17-year-old Japanese phenom Rintaro Sasaki to play college baseball in US

17-year-old Japanese phenom Rintaro Sasaki to play college baseball in US
via Yakyu Cosmopolitan
Bryan Ke
October 11, 2023
Japanese high school baseball phenom Rintaro Sasaki has reportedly decided to forego his shot at Japan’s Nippon Professional Baseball (NPB) to play for college baseball in the United States.
Key details: Multiple reports coming from Japan noted that Sasaki, a 17-year-old student at Hanamaki-Higashi High School in Iwate Prefecture, Japan, did not submit his registration for the upcoming NPB draft and has instead decided to attend an American college to play collegiate baseball, according to multiple reports coming from Japan.
Citing Japanese media reports, ESPN noted that Sasaki is eyeing Vanderbilt University in Nashville, Tennessee, as his top early pick for a school.
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Details to note: Sasaki is currently coached by his father, Hiroshi, at Hanamaki-Higashi High School, which was the same high school MLB two-way phenom Shohei Ohtani attended in Japan. Hiroshi also reportedly coached the younger Ohtani during his high school baseball career.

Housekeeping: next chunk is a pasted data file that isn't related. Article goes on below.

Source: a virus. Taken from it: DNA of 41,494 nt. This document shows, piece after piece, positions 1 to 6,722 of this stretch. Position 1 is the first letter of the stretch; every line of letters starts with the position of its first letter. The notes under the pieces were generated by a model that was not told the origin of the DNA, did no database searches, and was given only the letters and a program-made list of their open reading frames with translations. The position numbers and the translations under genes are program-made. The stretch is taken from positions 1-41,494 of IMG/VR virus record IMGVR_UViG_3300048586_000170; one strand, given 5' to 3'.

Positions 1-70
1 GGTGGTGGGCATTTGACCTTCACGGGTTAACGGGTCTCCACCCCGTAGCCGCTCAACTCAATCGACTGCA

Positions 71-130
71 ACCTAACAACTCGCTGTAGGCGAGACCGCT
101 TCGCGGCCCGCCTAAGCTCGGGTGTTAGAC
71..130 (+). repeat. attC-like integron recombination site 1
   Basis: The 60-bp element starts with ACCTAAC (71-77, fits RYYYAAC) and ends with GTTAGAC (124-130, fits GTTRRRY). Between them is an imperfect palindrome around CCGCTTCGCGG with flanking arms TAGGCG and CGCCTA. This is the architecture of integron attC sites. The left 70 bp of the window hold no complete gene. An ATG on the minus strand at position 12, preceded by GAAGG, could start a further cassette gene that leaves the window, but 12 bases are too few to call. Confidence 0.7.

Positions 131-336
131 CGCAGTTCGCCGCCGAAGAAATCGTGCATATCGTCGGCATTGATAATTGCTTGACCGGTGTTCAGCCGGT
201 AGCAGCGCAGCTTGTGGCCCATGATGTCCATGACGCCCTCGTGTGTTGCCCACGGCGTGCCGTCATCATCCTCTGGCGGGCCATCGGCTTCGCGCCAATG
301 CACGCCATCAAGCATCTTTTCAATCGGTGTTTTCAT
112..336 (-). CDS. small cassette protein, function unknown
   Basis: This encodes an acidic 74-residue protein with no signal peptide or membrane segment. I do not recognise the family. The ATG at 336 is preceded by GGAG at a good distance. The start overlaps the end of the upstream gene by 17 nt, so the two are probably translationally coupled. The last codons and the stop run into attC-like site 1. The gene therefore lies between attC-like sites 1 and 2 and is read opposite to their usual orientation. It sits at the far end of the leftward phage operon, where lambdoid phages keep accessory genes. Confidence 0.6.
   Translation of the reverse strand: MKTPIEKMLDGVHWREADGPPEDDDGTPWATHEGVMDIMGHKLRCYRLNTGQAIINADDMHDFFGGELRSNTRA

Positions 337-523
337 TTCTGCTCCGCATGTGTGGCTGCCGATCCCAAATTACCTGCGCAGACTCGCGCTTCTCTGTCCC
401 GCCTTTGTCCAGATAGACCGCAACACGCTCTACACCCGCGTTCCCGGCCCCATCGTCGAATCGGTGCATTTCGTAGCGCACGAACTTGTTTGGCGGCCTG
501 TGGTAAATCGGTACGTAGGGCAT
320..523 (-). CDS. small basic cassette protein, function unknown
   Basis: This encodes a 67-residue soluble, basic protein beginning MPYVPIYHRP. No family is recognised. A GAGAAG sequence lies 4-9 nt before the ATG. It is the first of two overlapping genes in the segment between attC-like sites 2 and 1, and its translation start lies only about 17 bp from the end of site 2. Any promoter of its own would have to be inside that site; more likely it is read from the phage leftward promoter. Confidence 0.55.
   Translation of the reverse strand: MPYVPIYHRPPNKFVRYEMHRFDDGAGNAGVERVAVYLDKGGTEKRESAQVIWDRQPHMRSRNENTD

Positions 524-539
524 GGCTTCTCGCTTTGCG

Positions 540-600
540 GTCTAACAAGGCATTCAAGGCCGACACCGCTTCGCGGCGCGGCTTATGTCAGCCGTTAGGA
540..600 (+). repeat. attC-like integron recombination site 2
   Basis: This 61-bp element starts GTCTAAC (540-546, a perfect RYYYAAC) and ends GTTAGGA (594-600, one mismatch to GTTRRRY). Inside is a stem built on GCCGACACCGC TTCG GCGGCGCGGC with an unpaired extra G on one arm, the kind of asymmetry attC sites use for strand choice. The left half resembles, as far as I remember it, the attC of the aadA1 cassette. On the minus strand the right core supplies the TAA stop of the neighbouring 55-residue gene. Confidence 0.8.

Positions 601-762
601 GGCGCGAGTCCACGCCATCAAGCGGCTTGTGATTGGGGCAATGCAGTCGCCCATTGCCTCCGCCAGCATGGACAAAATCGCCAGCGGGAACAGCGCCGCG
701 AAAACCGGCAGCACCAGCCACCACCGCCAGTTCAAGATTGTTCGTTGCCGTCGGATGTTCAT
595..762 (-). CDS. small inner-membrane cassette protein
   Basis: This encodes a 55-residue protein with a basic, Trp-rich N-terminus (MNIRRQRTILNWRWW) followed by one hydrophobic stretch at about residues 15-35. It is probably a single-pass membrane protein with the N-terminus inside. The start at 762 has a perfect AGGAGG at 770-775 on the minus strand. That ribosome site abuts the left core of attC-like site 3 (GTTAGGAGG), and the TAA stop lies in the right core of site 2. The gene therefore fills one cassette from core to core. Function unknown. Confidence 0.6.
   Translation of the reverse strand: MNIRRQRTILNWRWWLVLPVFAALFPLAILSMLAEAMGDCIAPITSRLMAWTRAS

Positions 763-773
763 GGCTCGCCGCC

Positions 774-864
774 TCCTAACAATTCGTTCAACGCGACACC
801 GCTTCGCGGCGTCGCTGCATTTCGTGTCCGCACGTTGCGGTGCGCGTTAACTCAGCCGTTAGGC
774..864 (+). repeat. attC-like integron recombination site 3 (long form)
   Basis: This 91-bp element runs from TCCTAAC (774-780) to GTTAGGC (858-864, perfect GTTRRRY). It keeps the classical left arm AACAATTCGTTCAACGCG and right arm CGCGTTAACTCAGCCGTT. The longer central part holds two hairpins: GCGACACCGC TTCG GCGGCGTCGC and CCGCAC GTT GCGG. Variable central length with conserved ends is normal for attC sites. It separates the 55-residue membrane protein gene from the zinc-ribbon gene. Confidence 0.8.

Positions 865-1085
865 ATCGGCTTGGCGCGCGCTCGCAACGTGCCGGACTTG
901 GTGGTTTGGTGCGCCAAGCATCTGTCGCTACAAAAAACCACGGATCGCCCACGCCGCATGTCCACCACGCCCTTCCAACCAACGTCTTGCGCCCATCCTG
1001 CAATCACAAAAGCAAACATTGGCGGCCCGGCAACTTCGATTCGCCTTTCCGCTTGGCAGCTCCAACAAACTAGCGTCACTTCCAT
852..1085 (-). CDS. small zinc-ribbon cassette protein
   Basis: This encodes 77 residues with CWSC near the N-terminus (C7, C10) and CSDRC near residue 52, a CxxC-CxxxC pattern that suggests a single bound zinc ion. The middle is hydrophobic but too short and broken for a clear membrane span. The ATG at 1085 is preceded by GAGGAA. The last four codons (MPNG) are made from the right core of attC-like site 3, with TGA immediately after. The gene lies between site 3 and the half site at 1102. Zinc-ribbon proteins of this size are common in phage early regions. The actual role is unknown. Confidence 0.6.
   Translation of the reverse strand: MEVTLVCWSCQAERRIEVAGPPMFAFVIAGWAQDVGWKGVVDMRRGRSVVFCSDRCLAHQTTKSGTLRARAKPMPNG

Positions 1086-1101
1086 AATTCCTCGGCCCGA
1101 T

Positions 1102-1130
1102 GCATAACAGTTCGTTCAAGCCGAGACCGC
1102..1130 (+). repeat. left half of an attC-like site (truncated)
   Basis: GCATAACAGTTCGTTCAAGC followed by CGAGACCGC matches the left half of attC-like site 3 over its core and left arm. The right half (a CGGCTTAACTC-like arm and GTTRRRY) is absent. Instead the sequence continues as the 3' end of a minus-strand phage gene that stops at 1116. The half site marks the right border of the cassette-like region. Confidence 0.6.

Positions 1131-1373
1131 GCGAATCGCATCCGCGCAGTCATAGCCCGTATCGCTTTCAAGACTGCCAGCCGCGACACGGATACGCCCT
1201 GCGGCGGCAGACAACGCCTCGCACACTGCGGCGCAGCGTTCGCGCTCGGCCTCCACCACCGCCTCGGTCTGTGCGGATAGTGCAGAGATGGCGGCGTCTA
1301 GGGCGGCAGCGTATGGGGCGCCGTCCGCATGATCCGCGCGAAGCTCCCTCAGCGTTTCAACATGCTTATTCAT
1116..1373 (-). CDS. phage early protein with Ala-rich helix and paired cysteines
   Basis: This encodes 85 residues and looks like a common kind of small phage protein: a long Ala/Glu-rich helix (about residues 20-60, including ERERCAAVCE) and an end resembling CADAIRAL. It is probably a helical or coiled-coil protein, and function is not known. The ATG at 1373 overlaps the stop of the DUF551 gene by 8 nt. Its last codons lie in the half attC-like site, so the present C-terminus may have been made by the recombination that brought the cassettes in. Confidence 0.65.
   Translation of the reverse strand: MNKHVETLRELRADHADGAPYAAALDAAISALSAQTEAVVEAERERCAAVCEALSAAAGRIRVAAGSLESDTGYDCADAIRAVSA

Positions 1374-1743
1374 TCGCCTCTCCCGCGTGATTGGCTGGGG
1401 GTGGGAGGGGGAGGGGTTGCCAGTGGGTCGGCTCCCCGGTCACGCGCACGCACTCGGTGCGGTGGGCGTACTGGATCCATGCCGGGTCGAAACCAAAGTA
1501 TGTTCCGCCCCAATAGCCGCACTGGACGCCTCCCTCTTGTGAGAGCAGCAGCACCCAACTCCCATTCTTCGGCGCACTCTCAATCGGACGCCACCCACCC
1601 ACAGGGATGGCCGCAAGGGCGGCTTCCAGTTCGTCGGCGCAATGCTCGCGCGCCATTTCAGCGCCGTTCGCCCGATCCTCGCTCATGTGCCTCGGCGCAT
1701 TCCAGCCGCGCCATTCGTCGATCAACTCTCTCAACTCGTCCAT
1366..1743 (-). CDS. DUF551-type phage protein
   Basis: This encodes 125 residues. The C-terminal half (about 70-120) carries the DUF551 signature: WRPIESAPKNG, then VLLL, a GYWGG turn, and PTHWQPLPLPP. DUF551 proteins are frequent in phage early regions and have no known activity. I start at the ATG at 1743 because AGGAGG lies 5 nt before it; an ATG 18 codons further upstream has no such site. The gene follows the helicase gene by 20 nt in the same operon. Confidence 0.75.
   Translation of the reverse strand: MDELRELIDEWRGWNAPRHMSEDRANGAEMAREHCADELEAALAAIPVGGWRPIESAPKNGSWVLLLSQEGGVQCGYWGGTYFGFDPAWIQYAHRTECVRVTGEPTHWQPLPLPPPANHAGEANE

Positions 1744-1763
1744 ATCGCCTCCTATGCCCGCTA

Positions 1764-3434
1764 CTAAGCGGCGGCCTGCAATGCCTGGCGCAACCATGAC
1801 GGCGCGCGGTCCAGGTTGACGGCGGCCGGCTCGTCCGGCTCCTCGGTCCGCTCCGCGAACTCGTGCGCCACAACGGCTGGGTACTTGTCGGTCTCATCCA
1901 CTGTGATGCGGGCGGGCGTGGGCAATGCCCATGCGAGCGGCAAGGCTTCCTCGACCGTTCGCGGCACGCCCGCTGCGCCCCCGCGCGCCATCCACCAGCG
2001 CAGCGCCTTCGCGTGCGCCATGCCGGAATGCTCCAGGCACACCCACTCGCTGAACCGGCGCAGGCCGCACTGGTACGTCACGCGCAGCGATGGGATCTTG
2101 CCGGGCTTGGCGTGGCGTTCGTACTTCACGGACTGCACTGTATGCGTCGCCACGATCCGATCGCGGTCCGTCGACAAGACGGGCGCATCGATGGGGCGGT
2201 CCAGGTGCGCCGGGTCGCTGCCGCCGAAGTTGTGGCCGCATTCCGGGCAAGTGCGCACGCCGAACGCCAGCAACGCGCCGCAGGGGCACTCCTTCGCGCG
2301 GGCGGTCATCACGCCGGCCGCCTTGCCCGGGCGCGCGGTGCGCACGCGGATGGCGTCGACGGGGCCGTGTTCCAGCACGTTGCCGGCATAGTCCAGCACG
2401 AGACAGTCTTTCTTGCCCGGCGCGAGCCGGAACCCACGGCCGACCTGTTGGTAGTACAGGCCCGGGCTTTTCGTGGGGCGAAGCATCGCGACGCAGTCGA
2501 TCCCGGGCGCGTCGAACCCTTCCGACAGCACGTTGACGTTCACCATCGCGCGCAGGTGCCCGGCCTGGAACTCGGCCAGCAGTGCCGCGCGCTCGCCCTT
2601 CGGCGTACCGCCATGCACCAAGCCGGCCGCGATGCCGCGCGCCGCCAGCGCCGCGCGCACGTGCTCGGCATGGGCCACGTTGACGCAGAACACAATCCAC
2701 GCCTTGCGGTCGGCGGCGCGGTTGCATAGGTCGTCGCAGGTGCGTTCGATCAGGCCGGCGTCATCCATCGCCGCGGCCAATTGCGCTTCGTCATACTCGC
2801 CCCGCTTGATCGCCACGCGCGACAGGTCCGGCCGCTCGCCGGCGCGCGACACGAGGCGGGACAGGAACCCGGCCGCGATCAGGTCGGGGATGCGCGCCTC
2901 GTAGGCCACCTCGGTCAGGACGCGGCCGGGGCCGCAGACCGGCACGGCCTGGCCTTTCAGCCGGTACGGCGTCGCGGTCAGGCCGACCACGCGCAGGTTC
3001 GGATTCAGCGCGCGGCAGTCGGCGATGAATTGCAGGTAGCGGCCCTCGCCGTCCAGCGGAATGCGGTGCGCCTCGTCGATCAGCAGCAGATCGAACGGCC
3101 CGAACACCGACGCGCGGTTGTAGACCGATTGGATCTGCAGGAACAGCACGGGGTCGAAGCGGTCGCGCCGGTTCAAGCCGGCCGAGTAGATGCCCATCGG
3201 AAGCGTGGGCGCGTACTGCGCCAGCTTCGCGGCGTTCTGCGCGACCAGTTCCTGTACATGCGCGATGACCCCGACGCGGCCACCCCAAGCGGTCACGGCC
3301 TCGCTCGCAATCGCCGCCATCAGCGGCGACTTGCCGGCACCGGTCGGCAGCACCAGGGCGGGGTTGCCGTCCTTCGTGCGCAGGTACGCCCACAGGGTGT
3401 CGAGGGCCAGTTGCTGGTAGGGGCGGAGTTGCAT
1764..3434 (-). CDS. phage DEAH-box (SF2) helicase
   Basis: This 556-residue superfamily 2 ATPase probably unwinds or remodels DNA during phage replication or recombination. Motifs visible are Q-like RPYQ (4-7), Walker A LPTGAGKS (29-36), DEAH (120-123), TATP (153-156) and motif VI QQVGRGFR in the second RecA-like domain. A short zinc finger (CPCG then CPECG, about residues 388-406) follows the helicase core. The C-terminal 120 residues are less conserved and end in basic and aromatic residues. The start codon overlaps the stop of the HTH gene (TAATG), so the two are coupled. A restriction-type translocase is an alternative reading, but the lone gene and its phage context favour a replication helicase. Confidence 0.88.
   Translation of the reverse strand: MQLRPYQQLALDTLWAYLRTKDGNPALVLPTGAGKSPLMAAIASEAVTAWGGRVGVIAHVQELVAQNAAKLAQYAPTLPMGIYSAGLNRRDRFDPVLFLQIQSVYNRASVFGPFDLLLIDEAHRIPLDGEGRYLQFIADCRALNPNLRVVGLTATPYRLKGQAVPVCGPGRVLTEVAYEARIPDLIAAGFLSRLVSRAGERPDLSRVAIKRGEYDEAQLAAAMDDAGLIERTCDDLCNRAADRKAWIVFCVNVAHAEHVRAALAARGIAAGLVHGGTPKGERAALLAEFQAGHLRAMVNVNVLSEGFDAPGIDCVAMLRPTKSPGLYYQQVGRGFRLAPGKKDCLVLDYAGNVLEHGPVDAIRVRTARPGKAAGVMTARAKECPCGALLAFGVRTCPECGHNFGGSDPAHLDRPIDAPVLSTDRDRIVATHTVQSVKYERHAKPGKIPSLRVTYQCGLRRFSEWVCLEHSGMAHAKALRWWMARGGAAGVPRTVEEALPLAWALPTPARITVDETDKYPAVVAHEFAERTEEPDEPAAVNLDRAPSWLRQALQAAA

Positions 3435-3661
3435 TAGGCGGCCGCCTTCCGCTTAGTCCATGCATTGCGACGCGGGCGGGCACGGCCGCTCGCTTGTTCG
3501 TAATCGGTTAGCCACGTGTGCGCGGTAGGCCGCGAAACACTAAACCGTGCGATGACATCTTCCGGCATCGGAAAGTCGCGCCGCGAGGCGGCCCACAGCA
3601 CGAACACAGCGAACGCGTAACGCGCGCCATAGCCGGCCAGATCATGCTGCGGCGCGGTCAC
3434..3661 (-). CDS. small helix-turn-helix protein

A top prospect: With a record 140 home runs during his high school baseball career, Sasaki is reportedly Japan’s consensus top prospect and the No. 1 overall pick in the NPB. Sasaki’s home run record shattered that of previous holder Kotaro Kiyomiya, who set the bar at 111. Kiyomiya was picked as the first overall during the 2017 NPB draft. 
The 6-foot, 250-pound high school baseball star also boasts a 70 “raw power” grade on the 20-80 scouting scale. Sasaki’s score on the scale could translate to over 30 home runs in a major league season.
Fast-tracking his career: With his unprecedented decision to head straight for an American university, Sasaki could expedite his professional baseball career by a few years, becoming eligible for an MLB draft in 2027 at the earliest if he signs up with a four-year school, The Athletic explained.
If Sasaki continued in the NPB, he would have to wait until his Japanese baseball club decides to post him for MLB. He would also need to have nine years of service in NPB before becoming eligible to sign up with an MLB team.
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